Listen to the report
250 petty traders in the mall complex, Watt Market, under the auspices of the United Traders Association, are currently being exploited and extorted by the youths of Wards 3, 4 and 5 as well as the local government council of Calabar South led by the Hon. Esther Bassey.
From the data and estimates available to me, the local government council of Calabar South is extorting without a receipt:
1. Daily ticketing for one year up to Nine Million Seven Hundred and Fifty Naira (NGN9,750,000) only;
2. Annual Sublease of Space amounting to Seven Million Five Hundred Thousand Naira (7,500,000 NGN) only and,
3. Monthly payments to youth totaling One Million Five Hundred Thousand Naira (NGN1,500,000) only in one year giving a gross total of Eighteen Million Seven Hundred Fifty Thousand Naira (NGN18,750,000) only.
Mr. Ike Bassey, a resident of Cross River and Chairman of the Mall United Merchants Association, while appealing for intervention from the state government, disclosed that “we pay NGN 30,000 a year for space at the Calabar South Local Government Council, NGN 500 per month to youth in the community and NGN 750 per day for ticketing”.
According to traders, a breakdown of NGN750 not received is as follows:
– NGN200 for current and former advisors (allegedly collected by an Effanga Effanga),
– 200 NGN instead of 50 NGN for sanitation (morning and evening),
– NGN200 (collected allegedly by Tony Edem to tune the PDP boys),
– NGN70 (collected by Mr. Diamond for an unknown ticket office),
– NGN50 (collected by Apostrophe for the environment), and
– NGN100 every Wednesday by Stamula.
The challenge here is that petty traders are now crying out against extortion saying they can no longer pay those 750 NGN after nine years, while Calabar South Council with its young beneficiaries in Wards 3, 4 and 5 are insisting on that small traders must continue to pay. There have even been death threats against the leadership of the United Traders Association and disgraceful treatment of vendors/boys and other traders.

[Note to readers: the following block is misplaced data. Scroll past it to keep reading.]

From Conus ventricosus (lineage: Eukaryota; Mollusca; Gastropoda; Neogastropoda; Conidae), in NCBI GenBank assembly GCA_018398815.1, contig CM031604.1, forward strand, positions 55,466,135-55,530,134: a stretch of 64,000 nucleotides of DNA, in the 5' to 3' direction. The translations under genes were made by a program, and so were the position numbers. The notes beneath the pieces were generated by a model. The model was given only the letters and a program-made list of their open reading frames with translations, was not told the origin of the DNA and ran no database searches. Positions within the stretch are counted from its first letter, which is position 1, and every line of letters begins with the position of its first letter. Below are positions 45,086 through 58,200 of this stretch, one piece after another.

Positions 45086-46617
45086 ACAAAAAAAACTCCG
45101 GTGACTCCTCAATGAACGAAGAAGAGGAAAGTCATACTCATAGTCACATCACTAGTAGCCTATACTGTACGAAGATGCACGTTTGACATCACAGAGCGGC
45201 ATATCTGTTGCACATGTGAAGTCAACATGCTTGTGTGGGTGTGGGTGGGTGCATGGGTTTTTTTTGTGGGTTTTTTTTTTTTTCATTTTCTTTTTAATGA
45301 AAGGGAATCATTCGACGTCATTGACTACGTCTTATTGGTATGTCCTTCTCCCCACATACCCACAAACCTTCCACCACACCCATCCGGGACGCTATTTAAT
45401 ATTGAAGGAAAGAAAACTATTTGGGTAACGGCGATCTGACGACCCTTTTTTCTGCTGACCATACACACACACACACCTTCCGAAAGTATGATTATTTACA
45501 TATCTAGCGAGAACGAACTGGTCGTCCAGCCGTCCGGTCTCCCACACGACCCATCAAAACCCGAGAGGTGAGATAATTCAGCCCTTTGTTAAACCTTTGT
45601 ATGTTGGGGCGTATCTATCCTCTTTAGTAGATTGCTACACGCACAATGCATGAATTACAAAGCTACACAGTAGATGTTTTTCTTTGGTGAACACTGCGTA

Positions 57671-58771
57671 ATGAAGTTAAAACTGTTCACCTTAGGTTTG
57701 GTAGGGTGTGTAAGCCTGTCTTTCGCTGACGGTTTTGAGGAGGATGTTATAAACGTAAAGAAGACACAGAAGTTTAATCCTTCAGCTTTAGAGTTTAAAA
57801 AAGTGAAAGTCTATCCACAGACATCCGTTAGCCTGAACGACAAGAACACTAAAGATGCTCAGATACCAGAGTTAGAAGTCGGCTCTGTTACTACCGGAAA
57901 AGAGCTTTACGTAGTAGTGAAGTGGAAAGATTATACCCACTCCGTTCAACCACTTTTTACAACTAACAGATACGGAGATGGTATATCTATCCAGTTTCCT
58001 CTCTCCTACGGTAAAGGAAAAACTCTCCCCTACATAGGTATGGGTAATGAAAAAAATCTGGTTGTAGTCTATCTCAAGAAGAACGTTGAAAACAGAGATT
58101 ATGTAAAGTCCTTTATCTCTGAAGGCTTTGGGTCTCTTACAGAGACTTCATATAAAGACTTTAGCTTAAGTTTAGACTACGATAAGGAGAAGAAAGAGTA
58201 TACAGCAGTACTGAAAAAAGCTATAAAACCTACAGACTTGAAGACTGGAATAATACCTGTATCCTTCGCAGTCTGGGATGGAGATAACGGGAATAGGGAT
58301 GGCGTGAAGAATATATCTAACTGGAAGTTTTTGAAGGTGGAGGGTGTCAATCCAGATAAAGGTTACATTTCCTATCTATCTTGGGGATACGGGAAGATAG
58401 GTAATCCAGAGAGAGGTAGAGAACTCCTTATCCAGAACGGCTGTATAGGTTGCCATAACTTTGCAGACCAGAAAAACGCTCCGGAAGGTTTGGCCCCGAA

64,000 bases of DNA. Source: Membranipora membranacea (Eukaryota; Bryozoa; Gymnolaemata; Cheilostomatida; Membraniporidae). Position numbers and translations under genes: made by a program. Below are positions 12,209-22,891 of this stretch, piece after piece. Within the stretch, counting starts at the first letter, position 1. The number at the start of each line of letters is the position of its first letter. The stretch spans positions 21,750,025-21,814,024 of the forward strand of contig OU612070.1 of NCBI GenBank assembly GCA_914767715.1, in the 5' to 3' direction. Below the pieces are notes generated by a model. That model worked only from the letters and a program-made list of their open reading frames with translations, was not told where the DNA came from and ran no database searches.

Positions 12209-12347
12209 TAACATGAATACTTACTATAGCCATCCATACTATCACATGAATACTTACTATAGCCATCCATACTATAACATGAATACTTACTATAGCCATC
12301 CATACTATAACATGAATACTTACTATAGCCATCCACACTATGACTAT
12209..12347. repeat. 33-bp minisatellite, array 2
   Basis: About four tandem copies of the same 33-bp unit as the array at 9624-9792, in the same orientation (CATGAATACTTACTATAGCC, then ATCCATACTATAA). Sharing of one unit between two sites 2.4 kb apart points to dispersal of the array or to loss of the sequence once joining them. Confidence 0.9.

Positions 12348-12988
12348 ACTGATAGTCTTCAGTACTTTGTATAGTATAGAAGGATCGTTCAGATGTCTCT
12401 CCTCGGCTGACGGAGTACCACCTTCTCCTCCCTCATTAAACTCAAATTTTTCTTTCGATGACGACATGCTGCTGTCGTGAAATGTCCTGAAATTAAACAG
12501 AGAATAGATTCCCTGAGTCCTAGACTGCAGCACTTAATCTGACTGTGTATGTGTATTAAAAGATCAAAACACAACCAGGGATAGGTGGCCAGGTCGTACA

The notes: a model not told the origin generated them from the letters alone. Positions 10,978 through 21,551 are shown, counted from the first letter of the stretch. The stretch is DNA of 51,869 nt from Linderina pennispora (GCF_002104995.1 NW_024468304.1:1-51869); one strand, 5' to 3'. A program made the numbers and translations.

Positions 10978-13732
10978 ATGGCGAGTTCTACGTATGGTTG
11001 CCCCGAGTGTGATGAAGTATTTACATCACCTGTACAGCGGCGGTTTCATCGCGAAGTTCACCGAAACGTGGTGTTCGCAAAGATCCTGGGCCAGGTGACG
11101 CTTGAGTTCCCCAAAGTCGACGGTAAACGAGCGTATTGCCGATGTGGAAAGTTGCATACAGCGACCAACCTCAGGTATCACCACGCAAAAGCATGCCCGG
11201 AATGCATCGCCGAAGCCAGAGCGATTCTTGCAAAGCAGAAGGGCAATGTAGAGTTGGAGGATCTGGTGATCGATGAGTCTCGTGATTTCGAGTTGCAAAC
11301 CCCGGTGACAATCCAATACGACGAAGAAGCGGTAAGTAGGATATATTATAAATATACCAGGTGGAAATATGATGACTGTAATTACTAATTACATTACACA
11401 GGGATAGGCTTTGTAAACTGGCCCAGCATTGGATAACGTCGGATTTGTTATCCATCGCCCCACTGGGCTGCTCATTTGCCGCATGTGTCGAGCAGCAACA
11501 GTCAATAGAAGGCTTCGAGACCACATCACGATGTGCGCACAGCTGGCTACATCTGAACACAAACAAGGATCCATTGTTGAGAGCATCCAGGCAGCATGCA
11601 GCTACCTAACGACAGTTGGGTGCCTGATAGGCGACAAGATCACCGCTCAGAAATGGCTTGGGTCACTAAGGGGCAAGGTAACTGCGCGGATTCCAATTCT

On the other hand, the argument of the Southern Council of Calabar on this is that traders have spaces to trade inside the market where they will only pay Seventy Naira (NGN70) (contrary to what s ‘they have to use the mall space illegally, they have to pay NGN 750), but the traders countered by explaining that there is no such space in Watt Market, Calabar that they can use.
The small traders are asking the Calabar South Council Authority to reduce the daily ticketing to four hundred and twenty naira (N420), which the council chairman refused.
According to the small traders, the president said there was nothing she could do to remedy the exploitation, that since they had agreed to pay the fees much earlier, they would have to continue to the end.
However, when they refused continued payment, they were forced to stop displaying and selling their goods and products for nine days, after which, when they resumed, the Council asked them to pay the sum of five thousand naira (5,000 NGN) for ‘good conduct.’
Now the unilateral use of force by the local council authority to achieve compliance is completely unacceptable. Again, the decision of young people in Wards 3, 4 and 5 of Calabar South to continue to extort small traders, particularly for reasons of tribal sentimentality, will not solve the problems. The selective treatment accorded in favor of Efik traders but against Igbo traders will complicate the issues.
I demand resolution and/or peaceful resolution of the dispute between these three parties by a neutral party, say the state government, traditional rulers, etc. I therefore propose that mediation/conciliation be explored where a neutral party mediates to challenge three parties by helping to highlight the real issues at stake and bring all parties to common ground. This does not exclude the option of applying the Cross River Low Income Tax Exemption Act No. 3 of 2015.
Efio-Ita Nyok, a Cross River resident and elected member of the Institute of Chartered Mediators and Conciliators, ICMC Nigeria, writes from Calabar.
NB: The opinions expressed in this article are strictly attributable to the author, Efio-Ita Nyok, and do not represent the opinion of CrossRiverWatch or any other organization for/with which the author works.